ERIN, Wis. — Bob Koepka was crying on the phone, and why the hell not? He was an old college pitcher out of West Virginia Wesleyan, and he had just watched his son throw a perfect game at the U.S. Open.
Coaches had long ago predicted this would happen. Brooks Koepka himself had informed his old man as a middle schooler that he would someday be big stuff on the PGA Tour, and the vision that came to be on Father’s Day at Erin Hills buckled the world’s proudest dad as he watched from his Atlantis, Florida, home.
“I just hope every father out there gets to experience something like this,” Bob Koepka said as his tried and failed to stop the flood of emotions washing over him. “I don’t even know what to say. This is the best feeling in the world.”
Bob talked to the older of his two boys Sunday morning, and advised him to keep hitting greens, to keep doing exactly what he’d done to put himself in contention. Brooks assured his dad that he felt extremely confident in his chances to nail down his first major victory.
“Hey,” Bob Koepka told his boy before hanging up, “do me a favor. I need a trophy for Father’s Day. Do me a favor and bring one back.”
On a windblown Sunday in the heartland, Koepka won that trophy with a devastating 5-under-par 67 that mocked the widespread notion this final round would be anybody’s ballgame. He finished 4 strokes clear of the field at 16 under, tying Rory McIlroy’s U.S. Open record in relation to par and dominating Erin Hills the way his good friend, Dustin Johnson, was expected to dominate it before DJ missed the cut.
Never has golf’s national championship had a more fitting winner. The USGA honored the late, great Arnold Palmer with spectator badges commemorating his epic comeback at the 1960 U.S. Open and with a silhouette of Palmer throwing his visor into the crowd gracing the flag at the 18th hole. Like Palmer, Koepka pulls up his sleeves, shows off his blacksmith arms and swings his driver as if he’s trying to land his ball on the far side of the moon.
Like Palmer, Koepka’s rise to greatness can be traced to the western Pennsylvania countryside that so often produces athletes just as tough as its mill workers and coal miners.
Start with a former Pittsburgh Pirates star, a shortstop named Dick Groat. Groat was Bo Jackson and Deion Sanders before their time. He was a two-time All-American in baseball and basketball at Duke, the third overall pick of the 1952 NBA draft (by the Fort Wayne Pistons) and a two-time World Series champion who won the 1960 National League MVP and batting title for the Pirates. In other words, Groat was one of the most versatile athletes of the 20th century.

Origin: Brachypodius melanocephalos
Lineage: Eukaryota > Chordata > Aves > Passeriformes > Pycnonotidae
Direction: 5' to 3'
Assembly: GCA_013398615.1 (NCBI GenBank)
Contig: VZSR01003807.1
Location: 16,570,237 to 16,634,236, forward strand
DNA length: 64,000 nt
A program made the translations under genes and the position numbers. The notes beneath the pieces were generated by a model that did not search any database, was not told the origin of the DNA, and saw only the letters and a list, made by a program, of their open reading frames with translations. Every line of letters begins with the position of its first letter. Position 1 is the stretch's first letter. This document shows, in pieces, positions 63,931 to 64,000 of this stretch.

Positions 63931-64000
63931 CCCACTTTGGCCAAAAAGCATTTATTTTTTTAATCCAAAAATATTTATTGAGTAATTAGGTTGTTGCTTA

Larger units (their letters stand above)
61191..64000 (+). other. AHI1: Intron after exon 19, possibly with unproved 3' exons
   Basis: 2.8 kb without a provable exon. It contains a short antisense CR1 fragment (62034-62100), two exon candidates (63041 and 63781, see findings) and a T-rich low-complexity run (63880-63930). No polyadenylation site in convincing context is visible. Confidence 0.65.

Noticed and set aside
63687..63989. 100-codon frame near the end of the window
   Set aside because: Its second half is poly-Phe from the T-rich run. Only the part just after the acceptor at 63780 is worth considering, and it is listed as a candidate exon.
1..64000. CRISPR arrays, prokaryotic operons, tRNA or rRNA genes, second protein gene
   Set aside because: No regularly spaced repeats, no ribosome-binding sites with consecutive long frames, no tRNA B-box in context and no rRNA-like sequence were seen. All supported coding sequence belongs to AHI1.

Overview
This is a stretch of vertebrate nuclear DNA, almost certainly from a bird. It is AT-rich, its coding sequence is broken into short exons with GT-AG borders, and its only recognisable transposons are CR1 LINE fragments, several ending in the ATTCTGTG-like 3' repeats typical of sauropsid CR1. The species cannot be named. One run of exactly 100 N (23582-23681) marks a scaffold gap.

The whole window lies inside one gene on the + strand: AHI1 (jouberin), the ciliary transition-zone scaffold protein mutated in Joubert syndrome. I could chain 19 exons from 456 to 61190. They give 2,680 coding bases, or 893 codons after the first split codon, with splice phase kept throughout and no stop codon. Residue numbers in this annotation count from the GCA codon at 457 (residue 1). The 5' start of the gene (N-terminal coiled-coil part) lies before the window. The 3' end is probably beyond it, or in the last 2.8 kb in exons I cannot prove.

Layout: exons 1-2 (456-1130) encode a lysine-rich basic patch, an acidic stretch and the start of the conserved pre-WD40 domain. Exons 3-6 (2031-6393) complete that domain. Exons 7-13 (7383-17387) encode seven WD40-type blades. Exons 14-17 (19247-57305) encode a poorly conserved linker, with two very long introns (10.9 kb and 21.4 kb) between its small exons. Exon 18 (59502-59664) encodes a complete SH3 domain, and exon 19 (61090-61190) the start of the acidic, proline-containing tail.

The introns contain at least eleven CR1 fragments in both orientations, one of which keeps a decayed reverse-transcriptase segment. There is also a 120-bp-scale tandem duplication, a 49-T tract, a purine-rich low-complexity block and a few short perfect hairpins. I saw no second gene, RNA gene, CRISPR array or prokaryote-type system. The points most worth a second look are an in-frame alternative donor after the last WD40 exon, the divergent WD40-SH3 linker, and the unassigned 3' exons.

More than 50 years ago, Groat also was a businessman who opened Champion Lakes Golf Resort in Bolivar, Pennsylvania, some 18 miles from Palmer’s Latrobe Country Club. Groat’s nephew Bob Koepka did a little bit of everything at Groat’s course. Bob gassed up the carts, vacuumed the pro shop, replenished the water stations, and even tended bar at night. Koepka also studied the golfers and their swings. He’d taken up the game after college, and if he saw a local make a decent shot out of the rough at the eighth hole, he’d ask the man afterward how he executed it.
And then Bob Koepka would go out to No. 8 and drop down a bunch of balls and practice that same shot. Bob never had a formal lesson, but soon enough he made himself a scratch player who later introduced the game to his sons, Brooks and Chase. The boys became so good so quickly, they started advising their father on how to fix all the mechanical flaws in his homemade swing.
Brooks was a prodigy by the time he hit middle school. He tried out for his high school team as a sixth grader, and made it by shooting 41 over nine holes. The much older, much bigger kids who competed against him rarely took him seriously on the first tee. Three or four holes deep into their matches, they found out what the Erin Hills field learned the hard way Sunday.
One day the Koepkas were driving home from a tournament, and young Brooks was feeling pretty good about his place in the universe. “Now that I made the high school golf team,” the sixth grader said, “in about four years, I’ll drop out of school and turn pro.”
Bob immediately pulled over and gave his boy a piece of his mind. “You think you’re something, huh?” he asked Brooks. Bob assured him that high school and college would be a part of his future whether he liked it or not.
The elder Koepka delivered some harsh lessons on the golf course, too. One day when Brooks was 12, he birdied the second hole to take a 1-shot lead on his father, and headed to his cart with a sweeping look of self-satisfaction on his face. “Don’t even go there,” Bob told him. “I know exactly what you’re thinking. My baseball coach said you shouldn’t ever wake a sleeping dog. Don’t ever let your opponent see that.”